Tradeoffs in Implementing Primary-Backup Protocols
Budhiraja, Navin; Marzullo, Keith
One way to implement a fault-tolerant service is to replicate the state of a server across a primary server and a set of backup servers. Clients make requests to the primary, which then computes the response, informs the backup of the state change, and then replies to the client. If the primary subsequently fails then a backup takes over as a new primary. Informally, the primary-backup protocol is nonblocking if the primary need not wait for acknowledgements from the backups before responding to the client. While most primary-backup protocols are blocking, we argue that non-blocking protocols can be constructed for most of the process and communication failures that are expected to occur in future communications systems. We then implement and measure the performance of two kinds of nonblocking protocols--one based on point-to-point communication and one based on broadcast--and compare the results with conventional blocking primary-backup protocols.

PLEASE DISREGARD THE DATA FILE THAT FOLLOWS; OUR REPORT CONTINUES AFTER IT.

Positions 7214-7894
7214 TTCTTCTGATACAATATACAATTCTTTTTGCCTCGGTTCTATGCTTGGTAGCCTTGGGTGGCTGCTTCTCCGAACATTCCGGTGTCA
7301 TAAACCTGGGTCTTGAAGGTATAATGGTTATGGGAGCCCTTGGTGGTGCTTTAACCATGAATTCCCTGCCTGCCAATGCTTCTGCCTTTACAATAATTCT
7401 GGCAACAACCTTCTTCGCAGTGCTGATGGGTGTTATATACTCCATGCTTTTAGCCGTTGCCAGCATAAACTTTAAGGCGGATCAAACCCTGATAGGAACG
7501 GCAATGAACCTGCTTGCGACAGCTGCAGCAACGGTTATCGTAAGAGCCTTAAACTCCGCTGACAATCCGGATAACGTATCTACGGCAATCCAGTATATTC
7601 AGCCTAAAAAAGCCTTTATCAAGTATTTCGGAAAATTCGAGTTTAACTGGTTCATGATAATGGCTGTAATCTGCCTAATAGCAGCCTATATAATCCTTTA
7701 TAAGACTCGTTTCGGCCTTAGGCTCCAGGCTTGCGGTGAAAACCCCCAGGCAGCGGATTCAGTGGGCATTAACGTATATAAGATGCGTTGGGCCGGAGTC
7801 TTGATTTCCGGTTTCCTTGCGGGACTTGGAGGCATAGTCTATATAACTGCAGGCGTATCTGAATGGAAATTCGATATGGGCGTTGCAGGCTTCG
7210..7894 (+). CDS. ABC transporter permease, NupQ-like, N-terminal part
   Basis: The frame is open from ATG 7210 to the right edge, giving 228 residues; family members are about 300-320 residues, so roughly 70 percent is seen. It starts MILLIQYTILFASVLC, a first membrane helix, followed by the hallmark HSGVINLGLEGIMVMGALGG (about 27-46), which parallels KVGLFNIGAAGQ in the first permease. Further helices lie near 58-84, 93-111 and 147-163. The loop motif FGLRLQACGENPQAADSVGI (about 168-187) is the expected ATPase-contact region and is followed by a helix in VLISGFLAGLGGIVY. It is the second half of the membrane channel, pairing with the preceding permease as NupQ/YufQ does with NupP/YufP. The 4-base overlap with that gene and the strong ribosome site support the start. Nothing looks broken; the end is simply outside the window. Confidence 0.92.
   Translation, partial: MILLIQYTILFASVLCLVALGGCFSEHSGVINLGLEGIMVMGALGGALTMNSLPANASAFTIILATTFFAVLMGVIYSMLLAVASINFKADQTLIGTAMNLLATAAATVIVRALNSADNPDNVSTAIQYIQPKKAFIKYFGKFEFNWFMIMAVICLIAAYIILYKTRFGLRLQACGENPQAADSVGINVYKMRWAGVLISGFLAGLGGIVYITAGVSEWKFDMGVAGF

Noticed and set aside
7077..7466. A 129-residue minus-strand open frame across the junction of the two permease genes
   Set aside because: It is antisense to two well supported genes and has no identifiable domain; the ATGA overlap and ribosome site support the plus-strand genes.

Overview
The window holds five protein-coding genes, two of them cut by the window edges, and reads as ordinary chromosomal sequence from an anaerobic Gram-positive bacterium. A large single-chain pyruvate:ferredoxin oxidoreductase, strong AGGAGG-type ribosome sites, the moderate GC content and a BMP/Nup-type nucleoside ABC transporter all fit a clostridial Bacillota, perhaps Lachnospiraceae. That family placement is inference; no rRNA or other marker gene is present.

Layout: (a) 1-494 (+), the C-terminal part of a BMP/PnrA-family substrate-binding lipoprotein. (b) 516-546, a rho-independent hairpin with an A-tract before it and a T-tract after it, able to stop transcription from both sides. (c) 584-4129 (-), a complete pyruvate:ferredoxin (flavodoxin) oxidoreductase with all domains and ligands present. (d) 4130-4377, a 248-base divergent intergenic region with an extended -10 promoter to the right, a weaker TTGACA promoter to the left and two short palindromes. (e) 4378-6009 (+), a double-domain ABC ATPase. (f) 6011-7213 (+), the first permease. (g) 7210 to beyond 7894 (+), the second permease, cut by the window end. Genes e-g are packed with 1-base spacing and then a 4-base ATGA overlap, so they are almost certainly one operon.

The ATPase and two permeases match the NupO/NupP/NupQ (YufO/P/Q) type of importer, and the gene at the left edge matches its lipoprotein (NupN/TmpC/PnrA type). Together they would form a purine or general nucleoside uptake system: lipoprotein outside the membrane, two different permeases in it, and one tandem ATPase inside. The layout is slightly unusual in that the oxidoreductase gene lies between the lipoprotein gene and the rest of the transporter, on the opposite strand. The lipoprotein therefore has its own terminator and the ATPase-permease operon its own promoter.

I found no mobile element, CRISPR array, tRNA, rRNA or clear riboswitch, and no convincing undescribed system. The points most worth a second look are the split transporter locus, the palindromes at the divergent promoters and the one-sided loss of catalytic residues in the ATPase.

computer science; technical report
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